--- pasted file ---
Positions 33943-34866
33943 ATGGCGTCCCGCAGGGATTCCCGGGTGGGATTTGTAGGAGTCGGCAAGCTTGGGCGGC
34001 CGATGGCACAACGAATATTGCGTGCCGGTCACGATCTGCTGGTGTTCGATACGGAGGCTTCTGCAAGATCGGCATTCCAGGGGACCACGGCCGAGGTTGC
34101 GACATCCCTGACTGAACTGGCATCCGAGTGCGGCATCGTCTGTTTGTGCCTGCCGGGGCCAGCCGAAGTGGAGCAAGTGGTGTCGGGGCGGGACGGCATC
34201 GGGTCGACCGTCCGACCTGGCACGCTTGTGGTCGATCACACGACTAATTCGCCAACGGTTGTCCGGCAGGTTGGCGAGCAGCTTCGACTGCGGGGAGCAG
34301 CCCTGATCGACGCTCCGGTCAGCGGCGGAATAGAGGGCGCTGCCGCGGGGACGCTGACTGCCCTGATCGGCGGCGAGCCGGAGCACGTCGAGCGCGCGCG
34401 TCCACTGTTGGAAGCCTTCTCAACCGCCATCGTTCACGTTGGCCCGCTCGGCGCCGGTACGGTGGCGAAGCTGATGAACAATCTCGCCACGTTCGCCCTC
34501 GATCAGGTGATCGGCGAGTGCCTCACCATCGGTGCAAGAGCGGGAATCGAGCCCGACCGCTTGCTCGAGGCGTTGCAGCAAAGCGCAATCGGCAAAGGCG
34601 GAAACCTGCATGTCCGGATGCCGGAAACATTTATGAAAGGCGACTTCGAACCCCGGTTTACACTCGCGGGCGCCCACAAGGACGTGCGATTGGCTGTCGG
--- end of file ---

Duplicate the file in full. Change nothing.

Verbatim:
Positions 33943-34866
33943 ATGGCGTCCCGCAGGGATTCCCGGGTGGGATTTGTAGGAGTCGGCAAGCTTGGGCGGC
34001 CGATGGCACAACGAATATTGCGTGCCGGTCACGATCTGCTGGTGTTCGATACGGAGGCTTCTGCAAGATCGGCATTCCAGGGGACCACGGCCGAGGTTGC
34101 GACATCCCTGACTGAACTGGCATCCGAGTGCGGCATCGTCTGTTTGTGCCTGCCGGGGCCAGCCGAAGTGGAGCAAGTGGTGTCGGGGCGGGACGGCATC
34201 GGGTCGACCGTCCGACCTGGCACGCTTGTGGTCGATCACACGACTAATTCGCCAACGGTTGTCCGGCAGGTTGGCGAGCAGCTTCGACTGCGGGGAGCAG
34301 CCCTGATCGACGCTCCGGTCAGCGGCGGAATAGAGGGCGCTGCCGCGGGGACGCTGACTGCCCTGATCGGCGGCGAGCCGGAGCACGTCGAGCGCGCGCG
34401 TCCACTGTTGGAAGCCTTCTCAACCGCCATCGTTCACGTTGGCCCGCTCGGCGCCGGTACGGTGGCGAAGCTGATGAACAATCTCGCCACGTTCGCCCTC
34501 GATCAGGTGATCGGCGAGTGCCTCACCATCGGTGCAAGAGCGGGAATCGAGCCCGACCGCTTGCTCGAGGCGTTGCAGCAAAGCGCAATCGGCAAAGGCG
34601 GAAACCTGCATGTCCGGATGCCGGAAACATTTATGAAAGGCGACTTCGAACCCCGGTTTACACTCGCGGGCGCCCACAAGGACGTGCGATTGGCTGTCGG